A Prayer for Owen Meany

A Prayer for Owen Meany by John Irving (1989). Set in a vividly drawn New Hampshire town in the 1950s and 1960s, this novel’s title character is a tiny boy with a “wrecked voice” and no talent for baseball. In fact, the only ball he hits kills the mother of his best friend, narrator Johnny Wheelwright. Owen’s disabilities make him the butt of jokes, yet he believes he is an “instrument of God.” Familiar Irving hijinks and humor abound in this story, which delivers a stirring meditation on history, hypocrisy, social justice, and faith.

Total Points: 3 (JW 3)

Total Points: 
(3)

New List

Jim Harrison (1937-2016)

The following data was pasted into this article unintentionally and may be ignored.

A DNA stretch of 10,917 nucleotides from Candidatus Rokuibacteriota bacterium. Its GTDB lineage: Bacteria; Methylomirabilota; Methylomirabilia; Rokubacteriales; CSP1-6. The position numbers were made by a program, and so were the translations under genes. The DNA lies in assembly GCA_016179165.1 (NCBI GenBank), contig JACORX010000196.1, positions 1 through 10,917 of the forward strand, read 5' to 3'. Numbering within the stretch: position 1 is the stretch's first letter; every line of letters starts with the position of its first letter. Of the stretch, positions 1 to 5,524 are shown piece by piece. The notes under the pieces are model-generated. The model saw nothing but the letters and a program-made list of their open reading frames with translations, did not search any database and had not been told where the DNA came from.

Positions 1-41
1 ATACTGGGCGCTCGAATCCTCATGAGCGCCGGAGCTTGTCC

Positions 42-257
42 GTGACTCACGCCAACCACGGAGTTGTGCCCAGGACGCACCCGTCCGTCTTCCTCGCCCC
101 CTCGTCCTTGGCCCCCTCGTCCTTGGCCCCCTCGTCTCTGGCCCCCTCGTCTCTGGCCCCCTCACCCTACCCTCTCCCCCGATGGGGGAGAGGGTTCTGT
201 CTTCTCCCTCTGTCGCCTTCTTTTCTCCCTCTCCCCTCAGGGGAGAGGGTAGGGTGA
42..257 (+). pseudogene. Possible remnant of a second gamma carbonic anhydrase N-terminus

1. The Possessed by Fyodor Dostoevsky (1872).
2. In Search of Lost Time by Marcel Proust (1913–27).
3. Wuthering Heights by Emily Brontë (1847).
4. Moby-Dick by Herman Melville (1851).
5. Ulysses by James Joyce (1922).
6. Independent People by Halldór Laxness (1934).
7. Absalom, Absalom! by William Faulkner (1936).
8. One Hundred Years of Solitude by Gabriel García Márquez (1967).
9. Tropic of Cancer by Henry Miller (1934).
10. The Stranger by Albert Camus (1942).

 

Classic List

Craig Nova

1. The Great Gatsby by F. Scott Fitzgerald (1925).
2. The Good Soldier by Ford Madox Ford (1915).
3. Parade’s End by Ford Madox Ford (1928).
4. One Hundred Years of Solitude by Gabriel García Márquez (1967).
5. The Brothers Karamazov by Fyodor Dostoevsky (1880).
6. War and Peace by Leo Tolstoy (1869).
7. Death Comes for the Archbishop by Willa Cather (1927).
8. Jazz by Toni Morrison (1992).
9. The Plague by Albert Camus (1947).
10. Great Expectations by Charles Dickens (1860–61).

 

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